GPUs are at the core of AI/ML workloads. By Using GPUs, AI/ML/DL models can be trained faster to provide better predictions and gain insights. We see the proliferation of GPUs being used in multiple areas, such as autonomous vehicles, and also being used to process massive amounts of images and videos. They enable autonomous call centers by going over huge amounts of recorded data and analyzing speech—even analyzing customer sentiments. GPUs are also used in manufacturing lines to improve yield. The truth is that every industry can leverage GPUs to accelerate their pipelines. The one thing that all of these have in common are the massive amounts of data that need to be analyzed by the AI/ML models to achieve a degree of accuracy that can then be used to inference on new “real life” data and provide insights.

Additionally, there are multiple non AI/ML use cases that benefit from the usage of GPUs. These would be frameworks and applications that are able to offload computations to the huge amounts of cores that GPUs contain, benefiting from the ability to parallelize computations on the GPUs’ cores to complete tasks faster. One example is NVIDIA Clara Parabricks for genomic analysis, which dramatically decreases the time for genomic analysis. With NVIDIA Clara Parabricks running on GPUs, analysis can be completed in under 30 minutes, compared to 30 hours for 30x coverage of a whole genome on CPUs. Additionally, Clara Parabricks’ GPU workflows show a 99.5% variant call concordance rate compared to clinically validated CPU workflows, which backs up its accuracy claims. Other examples include the cryoSPARC platform, which uses NVIDIA GPUs to enable automated, high-quality, and high-throughput structure discovery of proteins, viruses, and molecular complexes for research and drug discovery. Blazing SQL, which is a GPU-accelerated SQL engine; RAPIDS, which is a high-performance data analytics and machine learning framework, and there are many additional examples. It’s worth noting once again that the common factor among all is the massive amount of data they need to interact with during ingest and compute–plus the importance and value that can be provided by a faster time to insight.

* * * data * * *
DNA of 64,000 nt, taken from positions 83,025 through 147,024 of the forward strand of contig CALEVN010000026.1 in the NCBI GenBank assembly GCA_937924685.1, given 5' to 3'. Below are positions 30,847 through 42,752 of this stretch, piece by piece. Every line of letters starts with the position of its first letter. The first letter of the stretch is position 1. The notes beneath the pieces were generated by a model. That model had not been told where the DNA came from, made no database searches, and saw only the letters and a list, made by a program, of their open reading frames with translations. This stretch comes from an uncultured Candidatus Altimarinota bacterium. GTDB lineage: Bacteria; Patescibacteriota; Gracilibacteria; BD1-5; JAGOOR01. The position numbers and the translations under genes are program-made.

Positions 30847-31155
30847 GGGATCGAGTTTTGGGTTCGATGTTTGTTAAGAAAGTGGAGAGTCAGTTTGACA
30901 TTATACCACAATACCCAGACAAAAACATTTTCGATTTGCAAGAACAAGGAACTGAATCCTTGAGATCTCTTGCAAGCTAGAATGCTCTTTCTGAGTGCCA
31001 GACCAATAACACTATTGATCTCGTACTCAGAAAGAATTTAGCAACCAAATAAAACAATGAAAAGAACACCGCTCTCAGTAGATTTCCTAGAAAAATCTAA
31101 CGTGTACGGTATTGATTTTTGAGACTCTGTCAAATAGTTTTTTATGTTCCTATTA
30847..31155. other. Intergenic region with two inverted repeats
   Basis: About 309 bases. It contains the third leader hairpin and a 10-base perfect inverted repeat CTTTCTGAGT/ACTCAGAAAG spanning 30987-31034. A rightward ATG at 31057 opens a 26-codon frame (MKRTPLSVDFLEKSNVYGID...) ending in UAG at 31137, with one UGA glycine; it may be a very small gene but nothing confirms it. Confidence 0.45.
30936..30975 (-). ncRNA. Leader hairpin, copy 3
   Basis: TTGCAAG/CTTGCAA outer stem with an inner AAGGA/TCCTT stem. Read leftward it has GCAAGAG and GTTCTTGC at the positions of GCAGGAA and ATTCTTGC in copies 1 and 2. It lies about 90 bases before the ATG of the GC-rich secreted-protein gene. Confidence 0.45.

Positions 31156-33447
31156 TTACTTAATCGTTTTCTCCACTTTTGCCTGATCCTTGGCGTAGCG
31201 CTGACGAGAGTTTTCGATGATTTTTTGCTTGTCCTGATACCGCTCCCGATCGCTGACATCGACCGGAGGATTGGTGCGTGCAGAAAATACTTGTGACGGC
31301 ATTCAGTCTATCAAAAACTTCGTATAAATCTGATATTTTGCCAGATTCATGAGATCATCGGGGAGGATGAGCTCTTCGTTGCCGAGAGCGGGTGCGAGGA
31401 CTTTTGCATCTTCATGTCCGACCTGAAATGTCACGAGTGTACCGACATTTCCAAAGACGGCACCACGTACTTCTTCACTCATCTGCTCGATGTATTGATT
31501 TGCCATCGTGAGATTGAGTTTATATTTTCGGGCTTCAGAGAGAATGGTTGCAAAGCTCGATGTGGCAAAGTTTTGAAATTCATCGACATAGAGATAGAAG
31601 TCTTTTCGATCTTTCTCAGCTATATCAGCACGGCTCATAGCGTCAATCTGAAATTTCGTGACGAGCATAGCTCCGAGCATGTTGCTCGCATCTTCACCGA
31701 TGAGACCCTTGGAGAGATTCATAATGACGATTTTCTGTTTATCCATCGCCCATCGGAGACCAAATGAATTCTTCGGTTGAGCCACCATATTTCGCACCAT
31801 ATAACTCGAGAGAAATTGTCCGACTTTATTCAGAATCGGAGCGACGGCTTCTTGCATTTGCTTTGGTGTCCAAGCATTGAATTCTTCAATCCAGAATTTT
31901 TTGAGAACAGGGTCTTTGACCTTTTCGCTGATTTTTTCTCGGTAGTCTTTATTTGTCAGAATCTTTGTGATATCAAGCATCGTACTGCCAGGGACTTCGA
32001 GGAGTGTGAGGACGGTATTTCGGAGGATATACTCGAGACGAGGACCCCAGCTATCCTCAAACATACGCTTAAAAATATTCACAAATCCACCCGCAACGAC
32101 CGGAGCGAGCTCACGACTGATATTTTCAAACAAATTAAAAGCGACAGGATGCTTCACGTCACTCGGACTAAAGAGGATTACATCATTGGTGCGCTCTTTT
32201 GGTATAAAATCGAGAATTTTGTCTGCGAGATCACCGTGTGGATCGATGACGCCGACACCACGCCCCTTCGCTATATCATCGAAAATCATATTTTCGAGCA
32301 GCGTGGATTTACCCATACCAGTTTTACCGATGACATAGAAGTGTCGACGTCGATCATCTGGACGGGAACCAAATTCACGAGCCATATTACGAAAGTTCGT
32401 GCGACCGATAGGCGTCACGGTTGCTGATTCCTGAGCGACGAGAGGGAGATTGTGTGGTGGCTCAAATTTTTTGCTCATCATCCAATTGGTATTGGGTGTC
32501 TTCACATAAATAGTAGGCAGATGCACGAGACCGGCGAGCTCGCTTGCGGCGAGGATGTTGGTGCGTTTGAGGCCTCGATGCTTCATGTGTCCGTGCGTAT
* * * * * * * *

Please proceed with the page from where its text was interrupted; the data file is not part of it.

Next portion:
Enabling GPUs to constantly ingest new data to their internal memory buffers is a key factor in making sure the AI/ML or GPU-accelerated workloads run efficiently and complete faster, all achieved by making sure that the GPUs are never idle and waiting on receiving new data. By using the just announced NVIDIA Magnum IO GPUDirect Storage technology (GDS), GPU accelerated servers are now able to communicate directly with the GDS enabled storage resources and receive the requested data directly to GPU memory buffers using GPUDirect RDMA. It does so by bypassing multiple internal servers’ components, such as CPUs, memory bounce buffers, PCIe switches, and by crossing NUMA regions. This immediately results in a massive performance improvement in the amount of data that can be read and/or written to the GPUs, since the IO operations can now bypass multiple server internal components that are bottlenecks. With WekaIO we see improvements both in the throughput of the data that the GPUs can ingest as well as in the small IOPS that the GPUs can perform. Both are important in these workloads.

When working with customers on testing NVIDIA GPUDirect Storage with WekaIO storage we clearly see the performance benefits in throughput and small IOPS,but there are more advantages, such as lower power consumption. Because the CPUs are no longer burdened with handling GPUDirect Storage operations, and because the memory bounce buffer is not used for these IO operations as well, the servers do not need to draw power for these. An additional benefit is releasing CPUs back to the applications. Because CPU cycles are no longer wasted performing I/O operations, they are free to perform additional work This translates to CPU cores that can now be used by the applications. This immediately provides a significant cost saving. For example, in a large environment with multiple servers and hundreds or thousands of CPU cores, returning even as low as 10% of the CPU cores to the applications can result in hundreds or thousands of cores that can be exploited by the OS and applications for even more computational throughput.

An additional crucial component that enables this massive data movement is the network interconnect. Most modern GPU servers are already equipped with 100/200Gb interconnects. With InfiniBand or Ethernet, this usually means multiple network adapters per server to allow efficient data movement to the GPUs. With the new 400Gb/s NDR released by NVIDIA, data can now move two or even four times faster than before. An additional advantage is the potential for doubling the port density in the datacenter, since now with a single Top of Rack (ToR) switch you can grow to 128 connections of 200Gb/s.

By combining a fast network interconnect layer such as the new NDR networking components with the I/O acceleration of NVIDIA GPUDirect Storage as implemented in WekaIO, multiple industries can effectively decrease costs, and perform more work in a shorter period of time, resulting in improved time-to-business results.with a protocol that eliminates I/O bottlenecks, such as NVIDIA GPUDirect Storage with WekaIO that can utilize these technologies, multiple industries can effectively decrease costs and perform more in a shorter amount of time, resulting in an improved time-to-business result.

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